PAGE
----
3) Have you advice for me regarding (sports-themed) dice games?
I've posted this recommendation request without any success yet: Quick dice (only) chucker with spatial element? (Rugby game idea).

Thanks, all!
 
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oystein eker
Norway
Unspecified
sola
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Fourth Quarter Football

Seems to be playing fast. (Claimed 90 minutes) A team is reduced to 7 players and special pieces to mark player status. No doubt designer wants a fast playing game.

https://boardgamegeek.com/boardgame/243113/fourth-quarter-fo...

homepage

https://www.kickstarter.com/projects/2013971464/fourth-quart...

 
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Davide Grandini
Italy
Rubiera
Reggio Emilia
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Hi there,
from what you are writing, yes CT is not your game.
We played 2 minutes turns to avoid the Analysis/Paralysis effect and to bring to the table the excitement of being on the field where you have to rush your decision and think fast if you want to prevail.
CT i s the most accurate simulation of a rugby game out there, there are a lot of advanced rules that bring the simulation closer and closer to real rugby, but you can start using the basic ones and see if it suits you better.
All in all I cannot recommend any other game on rugby more than this.

PS I Never played rugby either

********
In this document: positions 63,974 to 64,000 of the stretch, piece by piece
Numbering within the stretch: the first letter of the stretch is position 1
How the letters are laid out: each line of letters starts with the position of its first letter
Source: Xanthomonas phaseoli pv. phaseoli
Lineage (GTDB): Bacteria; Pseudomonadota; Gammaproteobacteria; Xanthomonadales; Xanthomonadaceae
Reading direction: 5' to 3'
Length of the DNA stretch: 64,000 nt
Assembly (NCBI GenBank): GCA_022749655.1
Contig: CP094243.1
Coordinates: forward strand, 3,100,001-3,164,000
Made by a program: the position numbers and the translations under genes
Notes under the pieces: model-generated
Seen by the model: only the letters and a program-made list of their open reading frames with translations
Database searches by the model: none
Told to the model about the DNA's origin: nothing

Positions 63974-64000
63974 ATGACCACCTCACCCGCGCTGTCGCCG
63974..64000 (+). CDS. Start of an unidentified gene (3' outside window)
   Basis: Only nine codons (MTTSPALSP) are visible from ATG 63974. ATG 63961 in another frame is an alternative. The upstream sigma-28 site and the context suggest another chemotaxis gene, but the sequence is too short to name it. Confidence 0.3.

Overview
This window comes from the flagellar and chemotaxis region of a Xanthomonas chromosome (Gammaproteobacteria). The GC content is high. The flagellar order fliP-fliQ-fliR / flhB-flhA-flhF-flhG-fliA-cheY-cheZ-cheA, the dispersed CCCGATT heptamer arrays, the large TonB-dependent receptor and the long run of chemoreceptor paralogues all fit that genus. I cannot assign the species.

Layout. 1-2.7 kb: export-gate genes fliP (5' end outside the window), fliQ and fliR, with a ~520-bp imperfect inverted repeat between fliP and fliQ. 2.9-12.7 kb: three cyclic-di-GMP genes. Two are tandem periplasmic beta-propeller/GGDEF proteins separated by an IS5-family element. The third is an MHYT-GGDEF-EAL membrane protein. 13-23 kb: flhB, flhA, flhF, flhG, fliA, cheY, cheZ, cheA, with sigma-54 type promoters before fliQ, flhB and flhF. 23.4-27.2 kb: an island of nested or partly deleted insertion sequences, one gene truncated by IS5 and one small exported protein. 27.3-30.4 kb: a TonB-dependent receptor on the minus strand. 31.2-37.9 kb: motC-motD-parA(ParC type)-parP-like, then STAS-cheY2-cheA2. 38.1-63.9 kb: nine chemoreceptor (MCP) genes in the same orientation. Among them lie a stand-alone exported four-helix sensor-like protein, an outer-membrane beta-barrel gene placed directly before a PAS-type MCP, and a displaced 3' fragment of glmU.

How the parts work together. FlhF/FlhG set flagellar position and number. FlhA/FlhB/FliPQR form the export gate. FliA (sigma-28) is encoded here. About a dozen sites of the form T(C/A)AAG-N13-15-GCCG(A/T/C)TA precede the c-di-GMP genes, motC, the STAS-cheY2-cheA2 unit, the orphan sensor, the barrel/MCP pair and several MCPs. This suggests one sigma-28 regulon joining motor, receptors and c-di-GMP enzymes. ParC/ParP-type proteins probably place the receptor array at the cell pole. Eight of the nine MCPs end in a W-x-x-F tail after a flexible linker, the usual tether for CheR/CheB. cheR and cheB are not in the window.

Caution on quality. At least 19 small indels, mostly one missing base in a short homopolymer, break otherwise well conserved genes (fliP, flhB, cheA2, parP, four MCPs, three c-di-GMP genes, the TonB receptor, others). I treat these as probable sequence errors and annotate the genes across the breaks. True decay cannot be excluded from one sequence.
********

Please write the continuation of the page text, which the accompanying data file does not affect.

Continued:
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Miguel [working on TENNISmind]
France
Caen
(from Valencia, Spain)
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My first game: BASKETmind, a simple yet realistic 5on5 basketball game
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My best-rated game: TETRARCHIA, about the tetrarchy that saved Rome
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TimTix wrote:
By browsing the geek, I found Kahmaté to be the only relevant alternative to Crash Tackle. This one might be more suited to my taste as it is quicker/less detailed. (The GeekList mentioned above has a few more but these all seem not to be supported in any way.)

I have played both, and I kept Kahmaté because it felt like rugby but was much simpler and faster to play. Of course CT is the better game, but only if you will be able to play it, and it was not my case.
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Tim Welch